High School Musical
Book by David Simpatico, based on the original Disney Channel movie written by Peter Barsocchini
Sunderland Empire and touring
Mini cheerleaders and basketball players turned Sunderland Empire into a sea of red and white, and it wasn't football related on this occasion, but rather the arrival of Disney's High School Musical. School's out this week but High School Musical's very definitely in, as the live version of the Disney Channel movie comes to town.
The show was almost sure to be an absolute sell-out such is the popularity of the film, best described as a cross between Grease and Fame.
Based on the story of the original smash hit movie, this is unashamed feelgood theatre, with big messages on being true to yourself and following your dreams.
The high-energy opening number Wildcat Cheer set the scene for what was a high-octane evening.
The action centres on the staging of musical Juliet and Romeo at East High School, and the crossing of clique lines between the brainiacs and the Wildcats' basketball team.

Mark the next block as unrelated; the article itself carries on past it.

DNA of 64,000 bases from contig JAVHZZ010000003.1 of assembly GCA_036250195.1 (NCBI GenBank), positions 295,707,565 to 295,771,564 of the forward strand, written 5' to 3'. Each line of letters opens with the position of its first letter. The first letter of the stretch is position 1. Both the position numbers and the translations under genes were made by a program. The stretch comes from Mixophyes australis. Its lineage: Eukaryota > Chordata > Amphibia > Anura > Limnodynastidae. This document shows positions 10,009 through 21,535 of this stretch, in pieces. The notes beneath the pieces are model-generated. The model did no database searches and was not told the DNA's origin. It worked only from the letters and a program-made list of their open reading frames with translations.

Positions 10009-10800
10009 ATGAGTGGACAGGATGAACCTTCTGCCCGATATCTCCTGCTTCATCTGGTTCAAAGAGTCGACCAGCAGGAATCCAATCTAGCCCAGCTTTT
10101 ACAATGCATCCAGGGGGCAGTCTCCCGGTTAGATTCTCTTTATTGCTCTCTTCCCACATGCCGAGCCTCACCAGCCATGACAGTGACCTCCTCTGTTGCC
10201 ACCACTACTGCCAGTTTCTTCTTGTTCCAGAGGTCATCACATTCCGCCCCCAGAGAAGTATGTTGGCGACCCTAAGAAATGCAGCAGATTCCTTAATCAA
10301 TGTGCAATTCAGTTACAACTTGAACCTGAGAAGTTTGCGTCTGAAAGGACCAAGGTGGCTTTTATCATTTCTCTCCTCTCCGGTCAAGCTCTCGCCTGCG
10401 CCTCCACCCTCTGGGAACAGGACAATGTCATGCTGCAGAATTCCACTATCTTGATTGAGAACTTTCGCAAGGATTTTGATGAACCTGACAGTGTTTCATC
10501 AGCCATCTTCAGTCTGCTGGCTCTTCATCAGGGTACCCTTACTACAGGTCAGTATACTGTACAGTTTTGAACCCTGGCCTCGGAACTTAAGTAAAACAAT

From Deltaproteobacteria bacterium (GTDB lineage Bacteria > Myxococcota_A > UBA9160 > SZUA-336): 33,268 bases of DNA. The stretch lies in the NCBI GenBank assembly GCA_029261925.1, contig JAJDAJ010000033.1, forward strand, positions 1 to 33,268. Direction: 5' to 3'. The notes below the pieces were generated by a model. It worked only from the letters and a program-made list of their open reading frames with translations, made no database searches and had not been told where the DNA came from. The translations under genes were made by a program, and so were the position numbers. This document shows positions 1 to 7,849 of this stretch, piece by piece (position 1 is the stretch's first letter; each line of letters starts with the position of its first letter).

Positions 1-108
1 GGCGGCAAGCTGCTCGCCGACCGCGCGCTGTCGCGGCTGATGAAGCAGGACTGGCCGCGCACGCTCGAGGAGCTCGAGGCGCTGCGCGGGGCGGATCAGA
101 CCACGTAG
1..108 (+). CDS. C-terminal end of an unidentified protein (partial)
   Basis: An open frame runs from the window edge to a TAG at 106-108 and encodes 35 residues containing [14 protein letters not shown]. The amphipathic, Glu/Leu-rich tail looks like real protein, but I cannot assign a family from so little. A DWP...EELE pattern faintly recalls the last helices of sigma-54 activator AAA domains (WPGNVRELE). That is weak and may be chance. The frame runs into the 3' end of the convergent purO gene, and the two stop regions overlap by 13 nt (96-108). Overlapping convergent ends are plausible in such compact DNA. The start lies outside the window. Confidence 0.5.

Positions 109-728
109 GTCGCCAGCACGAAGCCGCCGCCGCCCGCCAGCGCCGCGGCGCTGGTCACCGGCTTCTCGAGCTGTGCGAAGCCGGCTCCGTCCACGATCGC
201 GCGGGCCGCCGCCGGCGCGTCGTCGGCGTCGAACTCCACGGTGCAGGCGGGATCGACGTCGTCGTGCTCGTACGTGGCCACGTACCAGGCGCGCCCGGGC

All the incredibly catchy songs from the film feature, from "Get'Cha Head in the Game", "Bop to the Top" to "We're All in this Together" and the anthemic "Breaking Free", as well as some new songs.
Although it was noticeable little ones in the audience did get fidgety when the musical numbers were dispensed with, but this is to be expected with very young theatre-goers.
From the start everybody is rooting for transfer student and science whiz Gabriella, played by Claire-Marie Hall, and her star-crossed love Troy, played by Ashley Day. She has a wonderful singing voice - especially given her tiny frame - and he was similarly impressive.
The pair of them have great stage presence, as do the other main characters. Lee Honey-Jones played Ryan with just the right amount of campness, while Emma Kelly captured the catty mannerisms of Sharpay beautifully.
A polished and talented ensemble, along with great costumes and slick set design of rolling lockers and tables and chairs, make it all seamless.
Cheesy it may be, but it's infectious and harmless, and all based on the premise of doing the right thing.
Reviewer: Katharine Capocci